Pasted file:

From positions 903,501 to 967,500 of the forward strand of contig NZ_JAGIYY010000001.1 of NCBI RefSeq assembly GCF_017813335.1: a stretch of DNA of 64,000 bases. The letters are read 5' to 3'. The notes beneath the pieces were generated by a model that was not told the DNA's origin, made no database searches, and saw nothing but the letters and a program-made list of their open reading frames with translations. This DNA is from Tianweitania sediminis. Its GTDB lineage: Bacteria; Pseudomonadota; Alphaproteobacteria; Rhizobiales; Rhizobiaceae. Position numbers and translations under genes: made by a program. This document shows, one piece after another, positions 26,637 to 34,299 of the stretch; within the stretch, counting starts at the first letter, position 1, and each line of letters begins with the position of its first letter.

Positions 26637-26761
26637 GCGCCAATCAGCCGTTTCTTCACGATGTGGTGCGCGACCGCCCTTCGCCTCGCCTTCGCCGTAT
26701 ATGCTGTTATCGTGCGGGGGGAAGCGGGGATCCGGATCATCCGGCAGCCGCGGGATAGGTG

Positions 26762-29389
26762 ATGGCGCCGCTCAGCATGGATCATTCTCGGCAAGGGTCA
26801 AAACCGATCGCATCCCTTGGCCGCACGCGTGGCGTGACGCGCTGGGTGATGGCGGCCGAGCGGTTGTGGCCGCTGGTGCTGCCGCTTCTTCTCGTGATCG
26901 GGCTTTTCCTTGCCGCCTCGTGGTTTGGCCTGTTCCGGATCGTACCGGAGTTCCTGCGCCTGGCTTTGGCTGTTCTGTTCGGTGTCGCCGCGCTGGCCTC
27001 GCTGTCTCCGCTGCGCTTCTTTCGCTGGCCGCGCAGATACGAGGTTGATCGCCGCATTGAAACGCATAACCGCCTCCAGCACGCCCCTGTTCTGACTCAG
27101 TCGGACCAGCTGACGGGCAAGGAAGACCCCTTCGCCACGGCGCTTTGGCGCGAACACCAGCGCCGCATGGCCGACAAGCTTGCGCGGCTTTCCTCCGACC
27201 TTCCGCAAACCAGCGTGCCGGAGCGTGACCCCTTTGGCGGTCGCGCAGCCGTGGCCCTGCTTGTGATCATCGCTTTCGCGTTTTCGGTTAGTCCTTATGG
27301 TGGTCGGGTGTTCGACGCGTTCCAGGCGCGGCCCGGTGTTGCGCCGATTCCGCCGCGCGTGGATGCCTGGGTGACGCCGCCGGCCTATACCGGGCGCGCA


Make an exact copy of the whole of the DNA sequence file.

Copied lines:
From positions 903,501 to 967,500 of the forward strand of contig NZ_JAGIYY010000001.1 of NCBI RefSeq assembly GCF_017813335.1: a stretch of DNA of 64,000 bases. The letters are read 5' to 3'. The notes beneath the pieces were generated by a model that was not told the DNA's origin, made no database searches, and saw nothing but the letters and a program-made list of their open reading frames with translations. This DNA is from Tianweitania sediminis. Its GTDB lineage: Bacteria; Pseudomonadota; Alphaproteobacteria; Rhizobiales; Rhizobiaceae. Position numbers and translations under genes: made by a program. This document shows, one piece after another, positions 26,637 to 34,299 of the stretch; within the stretch, counting starts at the first letter, position 1, and each line of letters begins with the position of its first letter.

Positions 26637-26761
26637 GCGCCAATCAGCCGTTTCTTCACGATGTGGTGCGCGACCGCCCTTCGCCTCGCCTTCGCCGTAT
26701 ATGCTGTTATCGTGCGGGGGGAAGCGGGGATCCGGATCATCCGGCAGCCGCGGGATAGGTG

Positions 26762-29389
26762 ATGGCGCCGCTCAGCATGGATCATTCTCGGCAAGGGTCA
26801 AAACCGATCGCATCCCTTGGCCGCACGCGTGGCGTGACGCGCTGGGTGATGGCGGCCGAGCGGTTGTGGCCGCTGGTGCTGCCGCTTCTTCTCGTGATCG
26901 GGCTTTTCCTTGCCGCCTCGTGGTTTGGCCTGTTCCGGATCGTACCGGAGTTCCTGCGCCTGGCTTTGGCTGTTCTGTTCGGTGTCGCCGCGCTGGCCTC
27001 GCTGTCTCCGCTGCGCTTCTTTCGCTGGCCGCGCAGATACGAGGTTGATCGCCGCATTGAAACGCATAACCGCCTCCAGCACGCCCCTGTTCTGACTCAG
27101 TCGGACCAGCTGACGGGCAAGGAAGACCCCTTCGCCACGGCGCTTTGGCGCGAACACCAGCGCCGCATGGCCGACAAGCTTGCGCGGCTTTCCTCCGACC
27201 TTCCGCAAACCAGCGTGCCGGAGCGTGACCCCTTTGGCGGTCGCGCAGCCGTGGCCCTGCTTGTGATCATCGCTTTCGCGTTTTCGGTTAGTCCTTATGG
27301 TGGTCGGGTGTTCGACGCGTTCCAGGCGCGGCCCGGTGTTGCGCCGATTCCGCCGCGCGTGGATGCCTGGGTGACGCCGCCGGCCTATACCGGGCGCGCA